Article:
When we compared the Neanderthal genome to the genes of today’s humans, it showed they had. If your ancestry is from Europe or Asia, 1 to 2 percent of your DNA comes from Neanderthals. Sub-Saharan Africans don’t have Neanderthal genes because the Neanderthals never were there.
YOUR LABORATORY IDENTIFIED A NEW GROUP OF EXTINCT HUMANS. HOW DID YOU COME TO DISCOVER THEM?
Some Russian colleagues sent us a tiny little bone fragment they’d found in a southern Siberian cave two years earlier. At first I thought it was a Neanderthal or a modern human. Yet as we began to sequence its DNA, it became clear it was neither.
Soon we saw that the ancestors of this child, a girl, had a common ancestor with Neanderthals. It went back very far, though — at least 200,000 years. We also saw that her group had a long history independent of the Neanderthals. So now it was clear: we were working on the genome of a human group that wasn’t known before.
This was the first time a new form of extinct human had been described from genome sequences and not fossil bones. We named them Denisovans, after the Denisova Cave, where the bone had been found.
As with the Neanderthals, we wondered if the Denisovans had contributed genes to human populations today. It turned out that they had. We found that they contributed DNA to people in the Pacific region — in New Guinea and some of the islands.
HOW DO YOU THINK THAT HAPPENED?
Beyond what the genome says, one can’t know. The easiest explanation is that when modern humans came through South Asia, they encountered Denisovans, bred with them and continued migrating.
WILL THERE BE MORE HUMAN GROUPS DISCOVERED IN THE NEXT FEW YEARS?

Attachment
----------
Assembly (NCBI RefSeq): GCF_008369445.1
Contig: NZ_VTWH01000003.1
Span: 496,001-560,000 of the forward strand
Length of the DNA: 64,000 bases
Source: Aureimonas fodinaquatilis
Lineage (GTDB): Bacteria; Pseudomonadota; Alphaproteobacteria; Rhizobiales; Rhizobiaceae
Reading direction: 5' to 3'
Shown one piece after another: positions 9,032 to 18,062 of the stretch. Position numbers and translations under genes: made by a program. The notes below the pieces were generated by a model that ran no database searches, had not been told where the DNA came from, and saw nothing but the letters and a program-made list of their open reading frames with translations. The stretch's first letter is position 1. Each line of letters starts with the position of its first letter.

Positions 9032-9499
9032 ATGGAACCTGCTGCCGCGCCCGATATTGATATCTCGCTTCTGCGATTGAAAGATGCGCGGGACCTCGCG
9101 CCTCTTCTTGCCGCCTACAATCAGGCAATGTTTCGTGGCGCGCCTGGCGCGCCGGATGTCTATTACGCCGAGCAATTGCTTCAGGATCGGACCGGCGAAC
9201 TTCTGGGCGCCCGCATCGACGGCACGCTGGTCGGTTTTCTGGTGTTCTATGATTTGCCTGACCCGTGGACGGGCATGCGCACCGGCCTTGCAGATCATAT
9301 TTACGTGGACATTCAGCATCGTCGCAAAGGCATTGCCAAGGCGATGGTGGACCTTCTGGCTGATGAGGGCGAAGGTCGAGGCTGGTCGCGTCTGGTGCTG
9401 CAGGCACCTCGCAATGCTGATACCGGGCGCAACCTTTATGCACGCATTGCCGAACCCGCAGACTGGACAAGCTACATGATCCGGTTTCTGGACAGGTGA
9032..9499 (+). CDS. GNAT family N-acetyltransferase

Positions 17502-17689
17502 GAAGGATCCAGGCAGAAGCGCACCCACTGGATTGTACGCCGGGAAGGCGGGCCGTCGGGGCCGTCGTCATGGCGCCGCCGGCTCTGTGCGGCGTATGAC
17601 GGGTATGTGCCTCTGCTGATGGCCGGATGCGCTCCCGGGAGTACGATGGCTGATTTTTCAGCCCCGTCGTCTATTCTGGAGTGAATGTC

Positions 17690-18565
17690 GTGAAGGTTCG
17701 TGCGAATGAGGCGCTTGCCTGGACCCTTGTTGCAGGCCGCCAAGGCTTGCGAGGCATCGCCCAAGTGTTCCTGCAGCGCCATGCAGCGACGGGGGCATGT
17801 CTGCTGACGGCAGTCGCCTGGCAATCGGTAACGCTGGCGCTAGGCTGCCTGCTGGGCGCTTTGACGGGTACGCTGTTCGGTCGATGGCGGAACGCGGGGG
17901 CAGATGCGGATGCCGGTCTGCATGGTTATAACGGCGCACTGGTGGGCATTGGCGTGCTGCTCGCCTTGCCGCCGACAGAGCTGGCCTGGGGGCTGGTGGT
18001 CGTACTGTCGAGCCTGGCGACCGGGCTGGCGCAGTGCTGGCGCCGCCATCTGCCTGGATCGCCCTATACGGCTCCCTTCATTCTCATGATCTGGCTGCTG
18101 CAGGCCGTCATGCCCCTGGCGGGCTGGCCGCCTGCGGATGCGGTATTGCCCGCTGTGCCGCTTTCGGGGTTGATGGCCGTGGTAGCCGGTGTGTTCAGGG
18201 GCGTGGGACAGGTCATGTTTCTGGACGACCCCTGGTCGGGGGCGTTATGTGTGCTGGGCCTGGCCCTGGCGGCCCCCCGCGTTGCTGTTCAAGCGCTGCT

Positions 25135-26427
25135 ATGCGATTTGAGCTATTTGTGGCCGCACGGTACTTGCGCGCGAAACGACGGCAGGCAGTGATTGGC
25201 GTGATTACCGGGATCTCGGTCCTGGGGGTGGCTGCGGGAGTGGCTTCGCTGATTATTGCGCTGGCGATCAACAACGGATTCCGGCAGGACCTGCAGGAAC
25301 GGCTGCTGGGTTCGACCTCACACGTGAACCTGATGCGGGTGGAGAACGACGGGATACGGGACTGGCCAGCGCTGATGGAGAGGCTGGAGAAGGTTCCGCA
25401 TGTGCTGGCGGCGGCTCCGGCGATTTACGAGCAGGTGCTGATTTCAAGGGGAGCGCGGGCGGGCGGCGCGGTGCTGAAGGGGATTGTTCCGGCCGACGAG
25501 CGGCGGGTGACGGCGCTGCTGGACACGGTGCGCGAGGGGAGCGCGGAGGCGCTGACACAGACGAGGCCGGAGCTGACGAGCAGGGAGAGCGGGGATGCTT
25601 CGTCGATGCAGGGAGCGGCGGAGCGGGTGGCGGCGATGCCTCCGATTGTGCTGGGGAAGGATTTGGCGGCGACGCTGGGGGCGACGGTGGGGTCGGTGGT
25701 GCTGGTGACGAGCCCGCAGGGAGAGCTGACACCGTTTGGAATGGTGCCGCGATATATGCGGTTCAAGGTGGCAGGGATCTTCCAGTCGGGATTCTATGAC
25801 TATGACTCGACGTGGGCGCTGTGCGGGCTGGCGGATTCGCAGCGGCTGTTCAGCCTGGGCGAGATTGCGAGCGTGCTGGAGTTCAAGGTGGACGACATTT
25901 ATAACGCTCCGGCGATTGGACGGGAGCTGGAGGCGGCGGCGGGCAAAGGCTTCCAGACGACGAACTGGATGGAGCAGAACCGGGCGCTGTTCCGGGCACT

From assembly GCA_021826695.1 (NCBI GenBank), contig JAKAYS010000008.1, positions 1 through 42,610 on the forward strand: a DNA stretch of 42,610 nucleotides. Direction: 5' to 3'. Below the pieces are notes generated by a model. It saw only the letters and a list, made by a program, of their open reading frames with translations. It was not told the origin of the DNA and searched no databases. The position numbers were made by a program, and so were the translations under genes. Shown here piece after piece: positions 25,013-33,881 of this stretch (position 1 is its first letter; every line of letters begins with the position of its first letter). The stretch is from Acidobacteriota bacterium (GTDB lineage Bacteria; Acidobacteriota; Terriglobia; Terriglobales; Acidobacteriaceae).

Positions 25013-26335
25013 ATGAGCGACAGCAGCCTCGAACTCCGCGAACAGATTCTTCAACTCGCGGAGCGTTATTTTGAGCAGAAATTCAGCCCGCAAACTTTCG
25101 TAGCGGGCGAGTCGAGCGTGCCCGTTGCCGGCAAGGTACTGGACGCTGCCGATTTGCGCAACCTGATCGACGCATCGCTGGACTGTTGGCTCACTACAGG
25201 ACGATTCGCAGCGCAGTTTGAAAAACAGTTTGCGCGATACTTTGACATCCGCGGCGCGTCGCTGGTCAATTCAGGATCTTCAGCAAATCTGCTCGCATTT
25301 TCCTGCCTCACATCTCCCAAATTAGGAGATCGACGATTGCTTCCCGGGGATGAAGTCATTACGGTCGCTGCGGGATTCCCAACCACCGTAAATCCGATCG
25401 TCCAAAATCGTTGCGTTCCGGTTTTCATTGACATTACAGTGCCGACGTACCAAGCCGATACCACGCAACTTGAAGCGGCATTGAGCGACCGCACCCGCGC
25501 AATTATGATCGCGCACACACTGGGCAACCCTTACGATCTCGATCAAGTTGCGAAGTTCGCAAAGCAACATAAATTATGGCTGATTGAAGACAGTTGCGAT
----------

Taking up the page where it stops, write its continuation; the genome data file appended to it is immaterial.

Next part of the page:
Had you asked me this before the Denisovans, I would said, “Nah, we pretty much know what’s there.” But now I feel there is a lot more to be discovered. In particular, we need to look more in China. It’s unclear how the humans who lived in China 50,000 to 100,00 years ago relate to the Denisovans and Neanderthals. So China is a very important place.
But there are interesting things in Europe too. In Spain, there’ve been some very important discoveries with 400,000-year-old Homo heidelbergensis. We are very excited that we’ve been able to get some DNA from one of the fossils there.
WHEN YOU WERE GROWING UP, DID YOU HAVE A SENSE THAT SCIENCE WOULD BE YOUR FUTURE?
Well, science was certainly there in the background in the family. I grew up with my mother, and she was a chemist. My father [the Nobel laureate Sune Bergstrom], he was a biochemist.
My father was someone who showed up on Saturdays and sort of took an interest in my education. He had another family. We were like “the secret family.” So when he got his Nobel Prize, we could watch that on television.
DID THAT TROUBLE YOU?
I had known from the time I was the tiniest baby that this is how it works. I never experienced this as a big problem. A lot of kids grow up with single mothers. I was close to my mother.
DID YOUR FATHER LIVE TO SEE YOUR ACCOMPLISHMENTS?
He died in 2004. But I think he was proud. He was very distant. I mean, he led this double life. He could not allow himself to become very emotional with me, because where would that leave him?
ON A HAPPIER NOTE, DO YOU EVER REFLECT ON WHAT AN ADVENTURE YOUR CAREER HAS BEEN? YOU GREW UP TO BECOME INDIANA JONES, AFTER ALL.
Yes, it has so much exceeded my wildest dreams. Rather than be the archaeologist, I ended up studying history in a new way.
VIDEO = http://www.nytimes.com/video/science/100000002887069/science-profile-svante-paabo.html